~~ warning for SPOILERS below ~~
In the ancient Aztec empire, a young girl is taken captive from her remote jungle tribe (I think the Olmec) and made a slave. She attempts an escape to freedom but fails, is sold to a different owner, and initially has only the lowest of tasks- emptying chamberpots. Unexpectedly someone discovers she has a natural gift for writing (in pictorial glyphs) and suddenly her life changes. She is trained to be a scribe, sent to live in a new place, and eventually attracts the attention of the highest rulers, who not only want her skill in depicted and copying sacred texts, but also strive to control and manipulate another great gift she possesses- to turn into the form of a jaguar. An ability she wasn’t aware of at first, its expression such a frightening and confusing thing. Other people in her life emerge who can teach her to handle the jaguar side of her nature, but for a long time she struggles to accept it, especially since when in the jaguar form, she forgets all notion of the finer arts, cannot appreciate or even comprehend the use of such skills. And as a human, her art has become everything to her. There is also the troubling fear that as a jaguar, she will not recognize those around her, and might harm even her friends . . .
This was one of the author’s first published books, and I have to admit much as I love her work, it’s not one of her best. I thought I was taking so long to get through it just because I was busy with other things and had little reading time this past week, but it also might be due to finding the story a bit slow and tedious. The writing felt kind of rough, not so polished. Simplistic in descriptions, you’d think it’s YA or even juvenile fiction, but there are some brief scenes that while written subtly (at the same time quite straightforward), were obviously sexual in nature. I really liked the ideas the story explored, but the whole thing felt dry and held at a distance, as it were. I would have preferred far more from the girl’s point of view, but I appreciate how the sections told from the ruler’s perspective gave the reader a fuller understanding of the issues involved. Mainly about power struggles.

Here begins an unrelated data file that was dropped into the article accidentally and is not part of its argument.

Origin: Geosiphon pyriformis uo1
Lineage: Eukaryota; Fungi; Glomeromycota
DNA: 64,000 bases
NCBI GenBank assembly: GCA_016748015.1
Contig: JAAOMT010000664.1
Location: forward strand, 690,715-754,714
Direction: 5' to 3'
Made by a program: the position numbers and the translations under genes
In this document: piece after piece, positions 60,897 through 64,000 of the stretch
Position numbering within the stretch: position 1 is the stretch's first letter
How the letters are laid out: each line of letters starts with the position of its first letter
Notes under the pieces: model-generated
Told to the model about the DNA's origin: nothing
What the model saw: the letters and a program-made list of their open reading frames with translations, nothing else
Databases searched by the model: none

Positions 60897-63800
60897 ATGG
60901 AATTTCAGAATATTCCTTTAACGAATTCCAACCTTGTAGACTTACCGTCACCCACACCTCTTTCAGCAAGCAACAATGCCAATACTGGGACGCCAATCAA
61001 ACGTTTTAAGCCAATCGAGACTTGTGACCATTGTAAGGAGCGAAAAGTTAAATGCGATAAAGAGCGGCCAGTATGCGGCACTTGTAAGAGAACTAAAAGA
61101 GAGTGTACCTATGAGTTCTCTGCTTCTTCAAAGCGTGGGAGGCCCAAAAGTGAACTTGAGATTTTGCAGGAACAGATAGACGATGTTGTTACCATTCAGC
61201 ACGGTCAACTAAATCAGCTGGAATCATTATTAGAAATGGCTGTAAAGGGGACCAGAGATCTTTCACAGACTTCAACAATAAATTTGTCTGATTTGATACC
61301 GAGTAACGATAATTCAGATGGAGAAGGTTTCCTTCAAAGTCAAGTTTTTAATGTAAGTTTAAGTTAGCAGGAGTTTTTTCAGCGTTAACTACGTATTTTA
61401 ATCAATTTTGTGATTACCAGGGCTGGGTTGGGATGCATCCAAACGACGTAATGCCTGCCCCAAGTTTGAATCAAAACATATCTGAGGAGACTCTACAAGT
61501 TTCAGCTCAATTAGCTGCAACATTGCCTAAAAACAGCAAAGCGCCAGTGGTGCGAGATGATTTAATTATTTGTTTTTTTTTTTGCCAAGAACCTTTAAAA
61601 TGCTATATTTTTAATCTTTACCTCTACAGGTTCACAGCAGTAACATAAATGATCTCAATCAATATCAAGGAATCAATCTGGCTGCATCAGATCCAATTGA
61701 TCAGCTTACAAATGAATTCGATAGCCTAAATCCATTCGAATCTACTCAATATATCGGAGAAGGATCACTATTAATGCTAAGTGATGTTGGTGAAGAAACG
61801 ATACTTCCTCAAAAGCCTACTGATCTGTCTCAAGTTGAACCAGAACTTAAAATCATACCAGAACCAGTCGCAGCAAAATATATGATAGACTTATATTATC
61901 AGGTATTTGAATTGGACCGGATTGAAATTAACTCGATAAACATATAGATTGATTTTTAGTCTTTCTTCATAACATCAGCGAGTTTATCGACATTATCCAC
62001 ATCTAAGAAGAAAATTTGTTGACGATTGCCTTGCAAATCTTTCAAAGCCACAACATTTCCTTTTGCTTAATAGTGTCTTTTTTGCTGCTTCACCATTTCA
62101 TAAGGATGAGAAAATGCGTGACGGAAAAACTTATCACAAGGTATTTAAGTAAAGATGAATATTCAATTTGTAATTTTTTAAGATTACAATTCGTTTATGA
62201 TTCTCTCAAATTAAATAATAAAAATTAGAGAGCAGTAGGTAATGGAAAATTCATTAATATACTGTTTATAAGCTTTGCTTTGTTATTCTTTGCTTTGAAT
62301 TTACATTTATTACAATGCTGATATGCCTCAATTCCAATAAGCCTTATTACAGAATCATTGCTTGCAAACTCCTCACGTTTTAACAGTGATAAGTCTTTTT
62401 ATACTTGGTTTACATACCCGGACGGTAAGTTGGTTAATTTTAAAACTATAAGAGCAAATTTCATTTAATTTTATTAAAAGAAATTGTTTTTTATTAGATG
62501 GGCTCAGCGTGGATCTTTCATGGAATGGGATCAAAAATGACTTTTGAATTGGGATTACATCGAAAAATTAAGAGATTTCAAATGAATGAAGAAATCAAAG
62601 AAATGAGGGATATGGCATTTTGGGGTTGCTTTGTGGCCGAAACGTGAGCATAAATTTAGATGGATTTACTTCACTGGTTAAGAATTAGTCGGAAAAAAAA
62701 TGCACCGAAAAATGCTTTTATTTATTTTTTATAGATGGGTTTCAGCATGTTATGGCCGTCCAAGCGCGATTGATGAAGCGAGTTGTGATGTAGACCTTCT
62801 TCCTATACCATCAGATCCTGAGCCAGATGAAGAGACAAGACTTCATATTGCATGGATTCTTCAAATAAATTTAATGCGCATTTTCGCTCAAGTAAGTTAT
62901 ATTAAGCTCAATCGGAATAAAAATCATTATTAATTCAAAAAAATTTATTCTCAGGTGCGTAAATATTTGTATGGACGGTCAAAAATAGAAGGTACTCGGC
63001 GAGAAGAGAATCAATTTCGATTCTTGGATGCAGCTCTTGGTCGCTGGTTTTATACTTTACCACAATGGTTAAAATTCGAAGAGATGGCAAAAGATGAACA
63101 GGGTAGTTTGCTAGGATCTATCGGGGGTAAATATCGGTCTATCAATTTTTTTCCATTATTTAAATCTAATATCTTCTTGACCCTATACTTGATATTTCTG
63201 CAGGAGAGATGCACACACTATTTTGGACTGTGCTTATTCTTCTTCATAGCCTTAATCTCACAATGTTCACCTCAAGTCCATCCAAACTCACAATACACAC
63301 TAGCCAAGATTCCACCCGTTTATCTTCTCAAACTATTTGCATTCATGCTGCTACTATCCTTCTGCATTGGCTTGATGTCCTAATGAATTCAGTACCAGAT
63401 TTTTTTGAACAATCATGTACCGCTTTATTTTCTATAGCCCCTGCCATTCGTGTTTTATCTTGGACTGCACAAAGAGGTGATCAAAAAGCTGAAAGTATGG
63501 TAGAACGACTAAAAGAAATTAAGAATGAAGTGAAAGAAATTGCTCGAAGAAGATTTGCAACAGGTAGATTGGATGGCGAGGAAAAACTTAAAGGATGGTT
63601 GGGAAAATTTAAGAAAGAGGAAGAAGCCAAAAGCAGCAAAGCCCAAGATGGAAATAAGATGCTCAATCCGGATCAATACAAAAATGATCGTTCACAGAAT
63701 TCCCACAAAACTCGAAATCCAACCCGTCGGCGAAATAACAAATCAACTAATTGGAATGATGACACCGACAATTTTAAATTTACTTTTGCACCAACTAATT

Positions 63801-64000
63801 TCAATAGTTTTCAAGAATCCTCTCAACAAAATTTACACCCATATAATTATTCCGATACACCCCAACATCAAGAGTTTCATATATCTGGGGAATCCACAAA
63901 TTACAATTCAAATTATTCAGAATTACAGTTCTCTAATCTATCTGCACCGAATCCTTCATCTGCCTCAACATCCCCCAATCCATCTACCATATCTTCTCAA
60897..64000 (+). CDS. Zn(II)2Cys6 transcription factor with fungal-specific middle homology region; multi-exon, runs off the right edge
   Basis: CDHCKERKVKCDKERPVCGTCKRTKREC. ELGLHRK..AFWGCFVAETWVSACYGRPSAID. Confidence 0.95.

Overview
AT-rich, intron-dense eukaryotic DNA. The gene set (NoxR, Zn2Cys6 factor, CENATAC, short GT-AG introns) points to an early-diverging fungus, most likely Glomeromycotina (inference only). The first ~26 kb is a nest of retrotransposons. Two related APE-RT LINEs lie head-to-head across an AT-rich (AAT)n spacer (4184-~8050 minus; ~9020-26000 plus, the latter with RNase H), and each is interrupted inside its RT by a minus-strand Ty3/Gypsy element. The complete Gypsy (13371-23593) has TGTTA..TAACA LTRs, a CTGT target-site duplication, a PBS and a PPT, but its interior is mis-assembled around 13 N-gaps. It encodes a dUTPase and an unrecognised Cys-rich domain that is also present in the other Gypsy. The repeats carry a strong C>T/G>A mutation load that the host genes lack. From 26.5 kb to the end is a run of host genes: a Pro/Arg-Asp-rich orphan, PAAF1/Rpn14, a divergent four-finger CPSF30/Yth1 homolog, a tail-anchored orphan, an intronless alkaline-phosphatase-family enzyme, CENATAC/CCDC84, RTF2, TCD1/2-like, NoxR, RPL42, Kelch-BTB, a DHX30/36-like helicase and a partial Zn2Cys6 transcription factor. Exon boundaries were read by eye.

It’s interesting to me, having read most of Clare Bell’s other books before finally reading this one, to see some similar themes. Ratha’s Creature is also about a young female coming of age, into her own power that others around her mistrust, and the difficulties of accepting leadership. This one also had much about the constraints leadership roles place upon one. And the conflicts between animal instincts and human nature. Also curious that both Clan Ground and this story, have a parent turning on their child with physical violence- in the former mentioned book it was (I think) from anger and despair, in this story it was from jealously- and that was a weird and disturbing part of the story, btw. Not going to say more on that here. Of course because it was about the Aztecs, there was a lot on the beliefs and human sacrifices, particularly about how some people in the novel found that distasteful and wished to worship other gods, or turn the religion back to an older iteration, and the efforts to make changes. This reminded me so much of the ancient Egyptian storyline thread in Tomorrow’s Sphinx, too.
I don’t think I’ve read many stories that feature shapeshifters (apart from the whole Animorphs series). And maybe a few with dragons. I’m trying to think of others. I wonder at how painful and brutal the transformation was depicted, in this novel. Is that normally a concept with shifter stories, or was it unique to this one. It pulled a lot on Aztec culture and spiritual beliefs, but from what little reading I did online, seems like a lot of that is supposition- we don’t really know what the Olmec statuettes represented, for example. You’ll find sites about were-jaguars, but there’s others that surmise the figurines depicted children with birth defects, and that what appear to be jaguar transformations symbolized something else?
In all, it was a very compelling story, one I can’t stop thinking about, even though I was a bit frustrated with the telling- which might be in part due to the particular e-book copy I read. Lots of punctuation typos, words out of place, and for some reason it would skip ahead ten or more pages, then not let me go back to my original reading spot. (I hope this was a glitch in just this book, and not that my e-reader is starting to have function issues). Then it got stuck on the very last page, prompting me to leave a review on that platform that’s swallowing the world, and not letting me exit the book document, or go back into the pages! That was really annoying. Nothing to do with the book itself or the author of course though.
I did find the ending a bit of a let-down. It wrapped up quite suddenly, just at the point where it seemed the main character was about to find her people and learn more about her heritage. This book needs a sequel!